Taiwanese educator ShaoLan Hsue grew up with a passion for writing Chinese calligraphy; her mother was a Chinese calligrapher. After her family moved from Taipei to London, she realized that her two young daughters did not share the same interest in the popular traditional art form.
“I found it really challenging to try to convince them that it’s really cool to read Chinese,” she says in an NPR interview. “No one in their environment would be interested or have contact with Chinese-speaking people.”
Hsue developed a system that integrated Chinese characters with “cute” animal graphics to spark a greater interest in Chinese calligraphy for Westernized youth. In these images, a Chinese character is creatively paired with its respective, illustrated meaning.
Early in 2014, Hsue made a compilation of these images and published them in her book “Chineasy.” She hoped that this book would relieve young learners from the “torture” and intricacies of the Chinese language.
“The real agenda behind this project is to bridge the gap between the East and the West,” Hsue writes on the Chineasy website. “I want to give the West a real understanding and knowledge so that people can understand China and appreciate Chinese culture via their own eyes.”
Book sales boomed in March 2014. Hsue received praise from across the Western and Eastern hemispheres alike: the San Francisco Chronicle writes, “In her delightful book…Hsueh offers an inspired approach to learning more than 400 Chinese characters.”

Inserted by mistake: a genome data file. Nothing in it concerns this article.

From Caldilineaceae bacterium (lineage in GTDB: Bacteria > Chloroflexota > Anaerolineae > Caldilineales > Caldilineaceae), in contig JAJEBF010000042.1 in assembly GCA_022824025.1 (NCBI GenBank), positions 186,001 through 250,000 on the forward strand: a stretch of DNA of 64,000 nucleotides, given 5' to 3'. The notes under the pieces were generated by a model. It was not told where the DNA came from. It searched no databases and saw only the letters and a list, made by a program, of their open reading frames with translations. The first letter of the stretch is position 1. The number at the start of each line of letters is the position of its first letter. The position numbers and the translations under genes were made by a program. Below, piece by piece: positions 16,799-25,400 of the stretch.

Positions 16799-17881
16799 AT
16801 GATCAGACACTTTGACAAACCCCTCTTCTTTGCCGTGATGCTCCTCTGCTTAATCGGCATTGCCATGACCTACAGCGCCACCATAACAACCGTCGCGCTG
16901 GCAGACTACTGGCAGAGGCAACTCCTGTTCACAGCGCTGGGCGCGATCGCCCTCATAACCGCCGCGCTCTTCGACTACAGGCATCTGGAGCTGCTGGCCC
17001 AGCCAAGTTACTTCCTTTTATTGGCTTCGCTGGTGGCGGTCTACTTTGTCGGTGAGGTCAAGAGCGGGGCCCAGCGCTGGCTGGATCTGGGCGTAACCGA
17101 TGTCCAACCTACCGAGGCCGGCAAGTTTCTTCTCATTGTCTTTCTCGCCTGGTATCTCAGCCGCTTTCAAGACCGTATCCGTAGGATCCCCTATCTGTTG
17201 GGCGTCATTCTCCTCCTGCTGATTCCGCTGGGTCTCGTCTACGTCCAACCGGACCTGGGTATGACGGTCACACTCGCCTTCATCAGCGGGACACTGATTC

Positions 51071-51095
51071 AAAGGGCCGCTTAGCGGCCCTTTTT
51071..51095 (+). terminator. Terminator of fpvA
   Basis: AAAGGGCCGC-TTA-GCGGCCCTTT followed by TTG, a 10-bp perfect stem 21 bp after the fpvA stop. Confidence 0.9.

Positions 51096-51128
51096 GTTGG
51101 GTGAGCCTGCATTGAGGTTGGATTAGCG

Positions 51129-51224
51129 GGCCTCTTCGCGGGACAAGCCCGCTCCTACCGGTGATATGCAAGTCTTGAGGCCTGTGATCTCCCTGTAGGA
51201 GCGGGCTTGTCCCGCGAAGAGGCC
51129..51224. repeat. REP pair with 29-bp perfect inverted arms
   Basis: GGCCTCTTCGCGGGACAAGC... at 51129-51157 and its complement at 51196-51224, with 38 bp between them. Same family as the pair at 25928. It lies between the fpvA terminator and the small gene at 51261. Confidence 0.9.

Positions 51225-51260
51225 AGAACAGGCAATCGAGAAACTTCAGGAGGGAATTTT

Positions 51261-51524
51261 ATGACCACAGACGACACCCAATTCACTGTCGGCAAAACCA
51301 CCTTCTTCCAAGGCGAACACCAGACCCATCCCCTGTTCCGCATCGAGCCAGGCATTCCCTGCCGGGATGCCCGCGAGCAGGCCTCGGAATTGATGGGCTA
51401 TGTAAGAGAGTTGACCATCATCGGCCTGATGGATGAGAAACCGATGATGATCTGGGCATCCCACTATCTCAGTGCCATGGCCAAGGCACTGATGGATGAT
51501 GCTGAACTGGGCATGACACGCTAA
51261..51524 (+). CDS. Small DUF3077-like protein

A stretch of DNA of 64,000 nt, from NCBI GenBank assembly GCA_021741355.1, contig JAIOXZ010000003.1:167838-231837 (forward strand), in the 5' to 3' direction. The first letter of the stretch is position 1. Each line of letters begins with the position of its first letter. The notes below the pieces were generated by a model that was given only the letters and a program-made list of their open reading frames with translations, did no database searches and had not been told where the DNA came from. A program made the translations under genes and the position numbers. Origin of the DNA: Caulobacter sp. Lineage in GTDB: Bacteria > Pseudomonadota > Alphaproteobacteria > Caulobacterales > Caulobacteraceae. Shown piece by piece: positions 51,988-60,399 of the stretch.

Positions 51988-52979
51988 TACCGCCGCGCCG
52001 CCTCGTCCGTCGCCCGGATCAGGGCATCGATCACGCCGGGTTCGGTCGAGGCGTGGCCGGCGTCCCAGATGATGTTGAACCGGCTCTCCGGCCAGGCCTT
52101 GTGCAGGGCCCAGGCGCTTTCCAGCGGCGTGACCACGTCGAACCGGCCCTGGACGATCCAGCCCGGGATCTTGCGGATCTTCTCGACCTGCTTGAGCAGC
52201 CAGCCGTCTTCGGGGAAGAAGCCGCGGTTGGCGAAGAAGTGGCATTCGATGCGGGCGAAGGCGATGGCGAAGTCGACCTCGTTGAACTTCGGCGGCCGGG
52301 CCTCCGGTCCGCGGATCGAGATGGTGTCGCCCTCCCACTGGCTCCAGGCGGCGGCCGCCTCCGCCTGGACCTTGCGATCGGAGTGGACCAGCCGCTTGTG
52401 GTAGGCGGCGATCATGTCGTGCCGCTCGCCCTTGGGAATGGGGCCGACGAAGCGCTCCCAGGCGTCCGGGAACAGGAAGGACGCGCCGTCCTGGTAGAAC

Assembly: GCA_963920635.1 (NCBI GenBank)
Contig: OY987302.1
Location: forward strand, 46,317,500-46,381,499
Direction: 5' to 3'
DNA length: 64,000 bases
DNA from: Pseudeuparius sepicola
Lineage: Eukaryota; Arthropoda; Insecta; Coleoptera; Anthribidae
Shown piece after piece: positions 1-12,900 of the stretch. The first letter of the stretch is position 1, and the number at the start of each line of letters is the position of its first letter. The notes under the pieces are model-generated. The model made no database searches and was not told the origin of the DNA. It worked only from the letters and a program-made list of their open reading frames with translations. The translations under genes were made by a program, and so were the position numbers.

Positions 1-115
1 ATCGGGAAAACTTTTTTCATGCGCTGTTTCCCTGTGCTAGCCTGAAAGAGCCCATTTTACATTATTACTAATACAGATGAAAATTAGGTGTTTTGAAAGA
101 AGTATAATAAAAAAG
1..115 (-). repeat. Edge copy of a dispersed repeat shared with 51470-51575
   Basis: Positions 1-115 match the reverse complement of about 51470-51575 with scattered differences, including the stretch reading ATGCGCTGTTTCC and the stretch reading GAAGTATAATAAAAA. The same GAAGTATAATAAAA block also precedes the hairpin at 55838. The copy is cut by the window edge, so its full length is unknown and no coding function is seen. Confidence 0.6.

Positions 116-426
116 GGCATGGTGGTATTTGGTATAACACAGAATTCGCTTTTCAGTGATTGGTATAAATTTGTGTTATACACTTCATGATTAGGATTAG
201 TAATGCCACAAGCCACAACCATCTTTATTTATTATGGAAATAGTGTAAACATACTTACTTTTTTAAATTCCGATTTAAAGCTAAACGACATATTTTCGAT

Hsueh’s “Chineasy” has not only introduced her young audience to the beautiful intricacy of Chinese language, but of Chinese culture as a whole. Students taking Chinese classes at Archer experience similar exposure to Chinese tradition, society, and culture.
The cultural gap between American and Chinese cultures seems to be quite extensive, according to current students. Works such as Hsue’s “Chineasy” strive to bridge this gap and create a connected educational sphere.
Haley Kerner ’16, a fourth year Chinese student, talks about Archer’s approach to teaching Chinese: “I feel like [the class] learned a lot more about Chinese culture and now it’s more about the language.”
When asked if Chinese requires a lot of work, Kerner responds, “It does, we have a lot of workbook that we do outside of class…We probably have an hour to an hour and a half of work a night… [and] we have a quiz every time we meet.” Fellow Chinese student Bebe Rowland ’16 comments that the homework load is “quite heavy.”
Visual representations seem to be integral in the studying process for Kerner. To prepare for quizzes and tests, she says she “use(s) flashcards. It helps if you trace the words in the textbook first… If you write them enough times, it just kinda sticks.”
Archer’s Chinese program exposes students to this intricate culture. Rowland says, “[Chinese culture] is so wildly different from that of our own. Its amazing, its a completely different world and its totally fascinating.”
She adds that there are “literally no similarities in the speaking, the reading, the writing or the pronunciation between that and any of the Romance languages.”
Kerner reinforces that providing cultural background prior to teaching the language helps to learn “where the characters came from and how the culture works… then you can understand how the characters evolved.”